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Crosstalk 03-18-2014 The Constitution: Article V Convention of the States CD

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Tom DeWeese is the President of the American Policy Center. Tom is one of the nation's leading advocates of individual liberty, free enterprise, private property rights, personal privacy, back-to-basics education and American sovereignty and independence.

 

Article V allows for ways to amend the Constitution. One is by Congress passing an amendment that's sent to the states to be ratified. The other way is to have two-thirds of the states pass legislation calling for a constitutional convention to discuss one or more issues. Once two-thirds or 34 states put in such a request, then according to Article V Congress is supposed to convene a constitutional convention.

 

One of the major concerns that Tom has with the idea of holding a constitutional convention is that once one is called, there is no controlling of what is discussed.

 

As Tom noted, our Constitution is the only governing document that says you have rights you are born with and it's the job of government to protect those rights. That's what makes us a republic, not a democracy. The reason this is a concern is because there are those who feel our Constitution is old, outdated and needs to be modernized. The people saying these kinds of things want to change our Constitution because they don't like what it says. It's restricting what they want to do and they want it out of the way. One of the ways that's being used to do away with it is to simply ignore it.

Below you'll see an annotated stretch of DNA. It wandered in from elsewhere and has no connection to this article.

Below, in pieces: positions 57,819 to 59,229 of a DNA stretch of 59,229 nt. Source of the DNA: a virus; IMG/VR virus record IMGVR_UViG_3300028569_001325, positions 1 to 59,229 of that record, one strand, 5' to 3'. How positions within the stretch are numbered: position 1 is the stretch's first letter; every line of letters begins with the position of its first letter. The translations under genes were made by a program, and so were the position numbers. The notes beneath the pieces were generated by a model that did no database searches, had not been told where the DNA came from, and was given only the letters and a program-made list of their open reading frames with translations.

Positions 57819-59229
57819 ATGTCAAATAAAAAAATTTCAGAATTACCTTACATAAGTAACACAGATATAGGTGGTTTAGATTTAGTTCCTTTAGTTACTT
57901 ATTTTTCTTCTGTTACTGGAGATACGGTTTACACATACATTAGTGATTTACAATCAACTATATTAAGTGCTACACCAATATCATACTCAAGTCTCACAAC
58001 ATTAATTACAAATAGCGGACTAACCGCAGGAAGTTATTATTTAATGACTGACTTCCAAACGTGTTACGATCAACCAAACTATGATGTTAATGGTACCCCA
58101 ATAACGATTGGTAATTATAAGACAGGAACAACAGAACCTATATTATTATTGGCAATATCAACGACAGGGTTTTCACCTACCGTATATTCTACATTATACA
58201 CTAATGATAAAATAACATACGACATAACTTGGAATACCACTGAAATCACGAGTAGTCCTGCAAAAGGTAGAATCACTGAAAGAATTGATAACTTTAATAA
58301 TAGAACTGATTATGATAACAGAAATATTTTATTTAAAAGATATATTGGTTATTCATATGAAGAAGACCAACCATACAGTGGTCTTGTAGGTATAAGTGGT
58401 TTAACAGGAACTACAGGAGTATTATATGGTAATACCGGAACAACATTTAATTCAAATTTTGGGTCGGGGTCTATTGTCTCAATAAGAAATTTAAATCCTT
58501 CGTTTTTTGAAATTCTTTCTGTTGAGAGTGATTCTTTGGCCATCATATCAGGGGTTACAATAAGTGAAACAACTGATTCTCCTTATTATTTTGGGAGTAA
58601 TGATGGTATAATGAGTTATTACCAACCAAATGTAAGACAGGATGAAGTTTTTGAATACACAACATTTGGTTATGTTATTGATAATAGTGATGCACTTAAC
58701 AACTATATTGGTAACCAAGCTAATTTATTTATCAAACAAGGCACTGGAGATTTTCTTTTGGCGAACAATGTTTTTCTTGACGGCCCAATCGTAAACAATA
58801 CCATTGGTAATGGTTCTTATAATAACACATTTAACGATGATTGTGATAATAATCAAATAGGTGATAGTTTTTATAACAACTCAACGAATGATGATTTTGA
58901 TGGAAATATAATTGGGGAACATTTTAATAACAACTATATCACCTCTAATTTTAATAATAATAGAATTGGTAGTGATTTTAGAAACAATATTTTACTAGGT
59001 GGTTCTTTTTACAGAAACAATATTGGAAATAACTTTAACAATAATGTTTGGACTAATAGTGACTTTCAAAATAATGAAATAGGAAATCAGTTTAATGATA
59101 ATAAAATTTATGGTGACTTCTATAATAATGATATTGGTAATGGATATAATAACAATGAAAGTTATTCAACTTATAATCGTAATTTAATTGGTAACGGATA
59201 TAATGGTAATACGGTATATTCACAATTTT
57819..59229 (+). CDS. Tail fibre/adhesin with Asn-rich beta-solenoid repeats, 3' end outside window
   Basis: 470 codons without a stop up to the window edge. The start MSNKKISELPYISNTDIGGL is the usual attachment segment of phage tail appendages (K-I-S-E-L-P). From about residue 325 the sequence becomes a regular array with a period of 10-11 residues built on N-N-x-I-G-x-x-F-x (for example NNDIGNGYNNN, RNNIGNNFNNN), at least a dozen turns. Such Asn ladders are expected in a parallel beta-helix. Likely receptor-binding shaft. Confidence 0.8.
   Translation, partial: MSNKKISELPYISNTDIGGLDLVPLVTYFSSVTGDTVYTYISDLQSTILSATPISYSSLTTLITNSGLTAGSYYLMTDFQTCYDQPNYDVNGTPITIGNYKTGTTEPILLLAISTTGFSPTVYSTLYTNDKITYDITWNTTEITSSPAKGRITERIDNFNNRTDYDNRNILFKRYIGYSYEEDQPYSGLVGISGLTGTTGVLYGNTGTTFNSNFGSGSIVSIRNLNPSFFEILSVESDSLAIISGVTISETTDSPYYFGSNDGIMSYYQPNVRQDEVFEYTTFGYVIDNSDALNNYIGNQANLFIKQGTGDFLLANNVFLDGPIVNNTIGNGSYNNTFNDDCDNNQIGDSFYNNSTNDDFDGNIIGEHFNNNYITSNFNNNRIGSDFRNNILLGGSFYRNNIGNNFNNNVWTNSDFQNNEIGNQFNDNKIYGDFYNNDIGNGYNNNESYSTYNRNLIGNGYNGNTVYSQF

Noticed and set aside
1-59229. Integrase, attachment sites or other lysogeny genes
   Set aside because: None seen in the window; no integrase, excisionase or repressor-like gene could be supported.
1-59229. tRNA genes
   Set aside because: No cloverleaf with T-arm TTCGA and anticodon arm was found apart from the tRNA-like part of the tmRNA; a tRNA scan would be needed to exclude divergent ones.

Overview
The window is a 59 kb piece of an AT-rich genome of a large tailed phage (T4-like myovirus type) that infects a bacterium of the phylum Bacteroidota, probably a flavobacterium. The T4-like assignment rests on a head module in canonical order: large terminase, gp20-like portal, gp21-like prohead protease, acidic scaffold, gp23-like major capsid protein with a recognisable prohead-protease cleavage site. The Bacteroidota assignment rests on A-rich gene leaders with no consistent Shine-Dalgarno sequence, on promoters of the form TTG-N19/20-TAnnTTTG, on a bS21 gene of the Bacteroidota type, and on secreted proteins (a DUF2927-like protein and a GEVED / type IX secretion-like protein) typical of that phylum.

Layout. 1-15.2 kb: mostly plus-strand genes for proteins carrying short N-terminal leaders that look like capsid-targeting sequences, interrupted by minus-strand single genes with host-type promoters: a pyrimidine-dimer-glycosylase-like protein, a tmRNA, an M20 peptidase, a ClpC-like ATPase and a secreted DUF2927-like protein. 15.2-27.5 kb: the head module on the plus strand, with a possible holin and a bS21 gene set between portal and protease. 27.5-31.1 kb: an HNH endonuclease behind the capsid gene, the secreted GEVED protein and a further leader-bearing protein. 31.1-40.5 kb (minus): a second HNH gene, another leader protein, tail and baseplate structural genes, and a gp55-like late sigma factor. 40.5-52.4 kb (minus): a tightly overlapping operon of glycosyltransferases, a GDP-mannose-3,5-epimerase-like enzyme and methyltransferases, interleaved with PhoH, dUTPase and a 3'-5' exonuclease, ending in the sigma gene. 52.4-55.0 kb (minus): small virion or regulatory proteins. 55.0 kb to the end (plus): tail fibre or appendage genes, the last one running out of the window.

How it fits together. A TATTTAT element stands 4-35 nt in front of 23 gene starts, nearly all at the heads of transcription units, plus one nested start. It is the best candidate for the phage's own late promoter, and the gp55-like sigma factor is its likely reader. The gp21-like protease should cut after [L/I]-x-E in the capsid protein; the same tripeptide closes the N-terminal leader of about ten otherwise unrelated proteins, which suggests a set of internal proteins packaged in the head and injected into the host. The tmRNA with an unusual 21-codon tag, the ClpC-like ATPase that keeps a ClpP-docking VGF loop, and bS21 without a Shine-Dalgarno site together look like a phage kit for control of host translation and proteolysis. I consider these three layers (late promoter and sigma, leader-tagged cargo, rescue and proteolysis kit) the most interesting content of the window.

Those who appreciate our Constitution see this taking place and the answer for some is to initiate an Article V convention. Tom doesn't see how this solves anything any differently than a constitutional convention. You're still bringing a group of people together, you have to decide how the delegates are chosen and there's no way to control what happens once they convene.

 

The problem is, why does this have to be done in the first place? Again, it's because those in power are ignoring the Constitution. Tom described a scenario where he imagined we had an Article V convention and we passed a balanced budget amendment, we made English the official language, stopped illegal immigration, etc., and now these things are in the Constitution. At that point, what changes? The people ignoring the Constitution are opposed to these things. What under an Article V convention model forces anyone to adhere to the Constitution? Under this scenario, just because the American public would have passed these things doesn't force legislators to suddenly have to govern properly. He cited Obamacare as a classic example. 75% of the American public didn't want it and it passed anyway.

 

 

More Information

 

www.americanpolicy.org

 

 

 

 


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